I say re-discovered in Ann’s case because I had been told that by a correspondent from Staplehurst, Kent, England several years ago. This woman had told me that: “The Boorman family were nonconformist, therefore children were not generally baptised, only (sometimes) appearing in parish registers as “born”. Weddings were often by licence so that they could avoid having banns called for 3 weeks before a wedding and were often not held where you might expect to find records of them.”2

So what information about William and Ann’s marriage do we have? The most prevalent is that they were married 24 Jun 1790 in Headcorn. This appears in a family group sheet in the Family History Library and in any number of family trees online. I have a copy of that family group sheet. It records that the information on this family record was obtained from F.A. Denman of Wakeman, Ohio, great grandson of the Wm. Denman who heads this family. F.A. Denman was my great-grandfather. This information is also now available on the website familysearch.org in several places.

As I wrote a few weeks ago (this post), I had always accepted this date and place as fact until I started trying to document events for myself. While my correspondent from Staplehurst had the same information, she didn’t have a source for it. When I contacted the Headcorn parish council the information I got back gave a different date but confirmed the place and provided some additional information, including that it was by licence and the names of two witnesses as well as a number (which I assume to be a registration number of some sort).

My online research and that of one of my Boorman researcher/relatives tells me that “From 1754 up to 1837 all marriages (with the exception of Quakers and Jews) had to take place in the parish church. Marriages of nonconformists during this period will normally have no indication of their nonconformity, though a marriage by licence could be an indicator of nonconformity.”3  Further this licence, likely a general one and not a special one issued by the Archbishop of Canterbury, required an allegation4 be filed that the two desiring to marry were of age and had no known impediments to the marriage. A bond was also required that stipulated an amount of money which would be paid if it turned out that the marriage was against Canon Law.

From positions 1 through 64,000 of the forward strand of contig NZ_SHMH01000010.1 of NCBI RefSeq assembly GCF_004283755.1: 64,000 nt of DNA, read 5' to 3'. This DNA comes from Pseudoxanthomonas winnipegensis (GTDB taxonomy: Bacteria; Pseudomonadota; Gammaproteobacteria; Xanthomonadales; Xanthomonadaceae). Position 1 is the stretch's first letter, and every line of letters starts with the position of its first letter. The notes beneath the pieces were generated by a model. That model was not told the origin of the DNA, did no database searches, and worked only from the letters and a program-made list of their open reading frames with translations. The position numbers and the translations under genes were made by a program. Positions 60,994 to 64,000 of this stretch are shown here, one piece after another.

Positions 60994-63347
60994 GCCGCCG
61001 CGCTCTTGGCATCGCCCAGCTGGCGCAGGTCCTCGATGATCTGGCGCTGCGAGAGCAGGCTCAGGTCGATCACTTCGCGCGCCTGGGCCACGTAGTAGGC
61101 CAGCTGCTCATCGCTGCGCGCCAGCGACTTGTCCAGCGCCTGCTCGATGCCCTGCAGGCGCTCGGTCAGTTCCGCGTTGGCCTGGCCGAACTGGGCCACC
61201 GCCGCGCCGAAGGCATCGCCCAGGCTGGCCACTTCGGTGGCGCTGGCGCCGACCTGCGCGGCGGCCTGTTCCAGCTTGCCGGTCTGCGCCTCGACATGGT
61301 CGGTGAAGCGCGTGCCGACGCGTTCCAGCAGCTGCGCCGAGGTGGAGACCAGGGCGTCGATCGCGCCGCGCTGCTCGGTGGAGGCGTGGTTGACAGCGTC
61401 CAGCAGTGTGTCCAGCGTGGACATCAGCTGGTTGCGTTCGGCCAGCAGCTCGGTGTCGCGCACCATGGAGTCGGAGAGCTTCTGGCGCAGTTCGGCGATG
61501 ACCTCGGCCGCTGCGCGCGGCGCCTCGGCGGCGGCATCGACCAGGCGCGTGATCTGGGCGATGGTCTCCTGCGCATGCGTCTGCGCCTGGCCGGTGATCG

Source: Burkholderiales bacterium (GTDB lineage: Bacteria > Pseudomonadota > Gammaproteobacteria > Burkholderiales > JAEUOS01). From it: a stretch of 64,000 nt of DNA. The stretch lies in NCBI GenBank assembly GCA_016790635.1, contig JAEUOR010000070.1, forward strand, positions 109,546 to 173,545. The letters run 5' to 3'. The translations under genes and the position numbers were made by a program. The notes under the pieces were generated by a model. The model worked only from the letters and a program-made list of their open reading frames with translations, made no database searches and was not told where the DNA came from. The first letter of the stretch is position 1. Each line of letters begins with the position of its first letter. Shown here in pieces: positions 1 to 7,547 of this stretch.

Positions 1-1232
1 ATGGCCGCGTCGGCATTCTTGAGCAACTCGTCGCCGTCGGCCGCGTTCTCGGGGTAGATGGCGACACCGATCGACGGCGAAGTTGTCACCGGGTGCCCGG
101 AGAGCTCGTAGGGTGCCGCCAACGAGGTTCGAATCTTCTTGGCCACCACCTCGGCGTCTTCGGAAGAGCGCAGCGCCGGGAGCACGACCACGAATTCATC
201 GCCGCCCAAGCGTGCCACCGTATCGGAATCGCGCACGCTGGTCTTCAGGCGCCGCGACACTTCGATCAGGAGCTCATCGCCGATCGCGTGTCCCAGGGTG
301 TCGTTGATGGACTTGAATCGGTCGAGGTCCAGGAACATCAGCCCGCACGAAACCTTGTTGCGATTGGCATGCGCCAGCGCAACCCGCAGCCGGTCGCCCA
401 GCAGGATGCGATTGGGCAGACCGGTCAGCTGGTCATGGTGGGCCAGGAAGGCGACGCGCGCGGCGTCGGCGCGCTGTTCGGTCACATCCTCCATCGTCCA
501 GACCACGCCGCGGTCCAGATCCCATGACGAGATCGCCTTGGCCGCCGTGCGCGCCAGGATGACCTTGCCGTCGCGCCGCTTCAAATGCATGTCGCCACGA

A search on Ancestry shows two sources of extracted parish records which list William Denman of Hythe, bachelor, and Ann Boorman of Headcorn, minor, father William Boorman, 23 Jun 1790 at Headcorn. Since these are extracted records of Canterbury licences I suspect that this is the licence (meaning there should also be an allegation and a bond somewhere in the parish). Also if the licence was issued 23 Jun then the marriage could well have taken place on 24 Jun, the next day. This image of a page obtained from the Family History Library in Salt Lake City shows that marriage recorded in a copy of the Register of the parish of Headcorn from Lady Day 1790 to Lady Day 1791.
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  1. http://en.wikipedia.org/wiki/Ditchling
  2. correspondence with Anita Thompson, 25 Sep 2009
  3. www.sog.org.uk/leaflets /nonconformists.pdf
  4. http://en.wikipedia.org/wiki/Allegation